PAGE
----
With this protective smoke covering, he then applied the blood of the bull for his own sins by sprinkling seven times before the atonement cover (the ark).  Now, with his own sins atoned for, the priest is able to leave to prepare the sacrifice for the nation.  This completes the first of two entries into the Holy of Holies on Yom Kippur.

The atonement provision for the nation is detailed in verse 15-19:

Leviticus 16:15-17 (GW)
15 “Next, Aaron will slaughter the goat for the people’s offering for sin. He will take the blood inside, go up to the canopy, and sprinkle it on the throne of mercy and in front of it, as he did with the bull’s blood. 16 So he will make peace with the Lord for all the sins the Israelites committed against the holy place. These sins happened because the Israelites were unclean and because they committed rebellious acts. He will do the same for the tent of meeting which is among an unclean people. 17 No one may be in the tent of meeting from the time Aaron enters the holy place to do this until he comes out. Aaron will make peace with the Lord for his own sins, his family’s sins, and the sins of the entire assembly of Israel.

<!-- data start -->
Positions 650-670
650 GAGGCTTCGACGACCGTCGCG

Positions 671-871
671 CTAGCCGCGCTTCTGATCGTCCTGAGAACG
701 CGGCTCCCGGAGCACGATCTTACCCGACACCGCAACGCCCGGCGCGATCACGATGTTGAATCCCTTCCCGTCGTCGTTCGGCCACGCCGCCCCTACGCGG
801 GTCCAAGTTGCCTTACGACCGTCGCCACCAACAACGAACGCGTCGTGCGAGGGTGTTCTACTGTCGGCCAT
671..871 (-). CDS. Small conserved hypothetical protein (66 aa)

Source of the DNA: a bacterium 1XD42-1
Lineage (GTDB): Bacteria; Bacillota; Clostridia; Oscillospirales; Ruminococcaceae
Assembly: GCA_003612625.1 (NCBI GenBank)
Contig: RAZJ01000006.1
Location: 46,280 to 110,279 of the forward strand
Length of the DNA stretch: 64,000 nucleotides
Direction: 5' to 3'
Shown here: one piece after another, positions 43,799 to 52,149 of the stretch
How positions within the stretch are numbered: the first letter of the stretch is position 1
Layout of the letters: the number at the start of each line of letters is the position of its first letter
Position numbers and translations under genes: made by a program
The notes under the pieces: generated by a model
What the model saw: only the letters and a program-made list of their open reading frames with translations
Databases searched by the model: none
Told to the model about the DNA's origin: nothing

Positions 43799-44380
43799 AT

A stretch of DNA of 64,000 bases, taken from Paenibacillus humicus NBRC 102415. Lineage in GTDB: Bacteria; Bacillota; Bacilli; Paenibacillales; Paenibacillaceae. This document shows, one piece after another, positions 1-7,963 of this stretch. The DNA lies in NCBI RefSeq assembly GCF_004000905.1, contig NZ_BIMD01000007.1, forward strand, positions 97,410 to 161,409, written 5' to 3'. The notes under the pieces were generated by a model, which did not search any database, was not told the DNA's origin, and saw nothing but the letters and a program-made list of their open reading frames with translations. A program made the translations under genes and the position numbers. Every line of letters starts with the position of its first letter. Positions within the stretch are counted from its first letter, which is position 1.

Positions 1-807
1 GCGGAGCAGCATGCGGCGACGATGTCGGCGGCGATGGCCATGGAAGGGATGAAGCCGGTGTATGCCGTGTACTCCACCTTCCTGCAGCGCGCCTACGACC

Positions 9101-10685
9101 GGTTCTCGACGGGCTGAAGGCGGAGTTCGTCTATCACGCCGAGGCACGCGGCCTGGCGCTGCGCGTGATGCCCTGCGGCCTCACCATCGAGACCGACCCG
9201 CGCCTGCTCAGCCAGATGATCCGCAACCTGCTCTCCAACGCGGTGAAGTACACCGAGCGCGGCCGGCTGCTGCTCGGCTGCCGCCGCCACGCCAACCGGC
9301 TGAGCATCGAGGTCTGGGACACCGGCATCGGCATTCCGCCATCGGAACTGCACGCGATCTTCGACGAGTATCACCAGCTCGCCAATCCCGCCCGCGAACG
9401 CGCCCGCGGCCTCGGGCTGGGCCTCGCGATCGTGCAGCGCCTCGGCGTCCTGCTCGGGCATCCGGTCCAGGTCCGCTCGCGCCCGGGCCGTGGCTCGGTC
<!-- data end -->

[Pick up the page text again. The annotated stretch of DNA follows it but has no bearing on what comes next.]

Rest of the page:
In the same manner as the high priest presented the bull before the Lord, he would enter the Holy of Holies a second time to present the goat’s blood for the nation’s sins.  As with the bull, the goat’s blood was sprinkled upon the mercy seat and in front of it.  This atonement provided for all manners of sin which the Israelites were guilty.

First is noted that “the Israelites were unclean.”  This refers to their natural sinful condition, or their “unwitting” sinfulness.  Next is noted their “rebellious acts,” which refers to their intentional disobedience to God’s law. 

While more is noted concerning the activities of the Day of Atonement, these are the essential sacrifices offered “for his own sins, his family’s sins, and the sins of the entire assembly of Israel.”